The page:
Internet Campaigning in T&T

Internet Campaigning, T&T style
By Mark Lyndersay
Published in the Trinidad Guardian on September 24, 2007 alongside an evaluation of the party websites by Lisa Allen-Agostini.

The first place that you'd expect the political parties to campaign on the Internet would be on their web pages, but that's largely not the case. The websites for the PNM, UNC Alliance and COP are professionally manicured examples of corporate-style salesmanship.
Of the three, only the UNC Alliance gives us a break from Flash on the front page, while the COP features Winston Dookeran (apparently on his way to a convenient phone booth) with messaging fading in and out around him.
The PNM's page looks eerily similar to the official Government home page both in design and in content, with party announcements looking quite similar to the formal governmental pronouncements at

The PNM also doesn't seek funding for its campaign on its website, which both the COP and UNC Alliance make a priority item on their front pages.
Beyond placeholder pages, the only reason to take the political race to the Internet is to persuade the largest group of undecided voters in Trinidad and Tobago, the 35 and under group that has expressed little interest in voting as a way of creating social change.
Five years go, both parties had forums that became a hotbed for political rivalries, with flame wars and often blunt diatribe raging back and forth. There doesn't seem to be any of that kind of fun happening yet in this run-up to the campaign, but there are other web spaces for another generation of potential voters (and jokers).
One of the most popular is Facebook, a social networking website that offers an audience of young Trinidadians that far exceeds any group that might stumble across a party's political meeting. The Trinidad and Tobago network page on Facebook lists more than 25,000 users.

The COP is the only party that has taken their campaign to Facebook, with Winston Dookeran himself hosting a page and making regular postings. Well, those postings are attributed to Dookeran, but the regularity of additions and the enthusiasm with which he is joining special interest groups suggests that either a savvy hireling is handling the Facebook updates or Dooks is an insomniac.
The COP isn't the only local party represented on Facebook, but it's presence there and on Hi5 is exhaustingly enthusiastic. On both Facebook and Hi5 there are entries for Dookeran the person and the COP the group (Cop Cop on FB, there's also a Congress of the People group), so Winston Dookeran the Hi5 user appears on the COP Hi5 group entry as a "friend."
Dookeran's Facebook page lists a dauntingly thorough list of contact information, including an entry for , which at this writing is listed as an expired domain - probably the wrong message to be sending right now.
The UNC is represented by three users advocating the party, though none of them appears to be operating with the official sanction of the opposition party.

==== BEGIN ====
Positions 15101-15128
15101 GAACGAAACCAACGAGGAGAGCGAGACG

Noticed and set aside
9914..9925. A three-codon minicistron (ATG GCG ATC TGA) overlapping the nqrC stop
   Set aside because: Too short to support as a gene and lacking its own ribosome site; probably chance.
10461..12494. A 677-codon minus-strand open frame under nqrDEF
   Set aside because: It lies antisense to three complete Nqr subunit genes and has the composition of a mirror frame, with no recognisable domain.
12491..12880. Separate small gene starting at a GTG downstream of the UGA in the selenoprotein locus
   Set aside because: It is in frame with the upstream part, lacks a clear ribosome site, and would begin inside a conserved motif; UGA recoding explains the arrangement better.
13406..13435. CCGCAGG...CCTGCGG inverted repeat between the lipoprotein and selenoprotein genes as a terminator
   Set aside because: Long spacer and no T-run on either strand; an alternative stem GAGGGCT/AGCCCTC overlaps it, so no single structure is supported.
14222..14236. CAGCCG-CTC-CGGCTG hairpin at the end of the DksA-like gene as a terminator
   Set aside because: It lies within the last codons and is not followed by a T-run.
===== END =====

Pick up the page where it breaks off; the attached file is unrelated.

The most official PNM page on Facebook is the persuasively sober "People's National Movement P.N.M." entry, which is managed by the "PNM People" user and lists contact information and offers official looking snaps.
There's nothing of note for either Manning or the PNM on Hi5 or MySpace (which has been largely ignored by all three parties), but searches for the PNM on both MySpace and YouTube turn up the unusual popularity of pirate ninja monkeys.
The freedoms that social networking websites offer to their contributors make it possible for anyone to create a page that purports to represent a special interest, so all three entries for the user Patrick Manning on Facebook are repositories for generally mild but largely unfunny heckling.
But anonymity has its upsides, and there are at least two blogs created by unidentified contributors that are worth following this election season.

The Manicou Report has been around for a bit, and its author claims to be a UWI student airing his opinions. The writing is clear and pointed, unfettered by partisan thinking and disturbingly funny.
For laugh out loud funny, you must read "The Secret Blog of Patrick Manning," a hilarious entry in the "fake blog" sweepstakes that is sharply relevant and pleasantly amusing. I'd go so far as to say that even PNM stalwarts will find many entries on this blog entertaining. The anonymous author strikes a winning balance between cruelly accurate satire and an appreciation of the Trini way in his portrayal of an embattled, slightly eccentric PM recording his thoughts on a 'secret' blog.

In sum, the profile of all three parties seems to reflect their real world concerns. Dookeran, who makes no bones about being a wonk, has the strongest presence on the Internet, particularly targeting young voters with spirited virtual baby kissing. The PNM has always tended to treat the virtual world as if it were inhabited by soucoyants, acknowledging its existence while staying as far away from it as humanely possible.
The real surprise this time around is the haphazard, unfocused UNC presence, which was much stronger five years ago and feels very much like an afterthought in 2007, their website a well-tended, but uninspiring checkbox on the road to the polls.

This isn't the first piece on Internet campaigning and public feedback. Georgia Popplewell's overview of Internet use in the Jamaica elections and the run-up to T&T elections is
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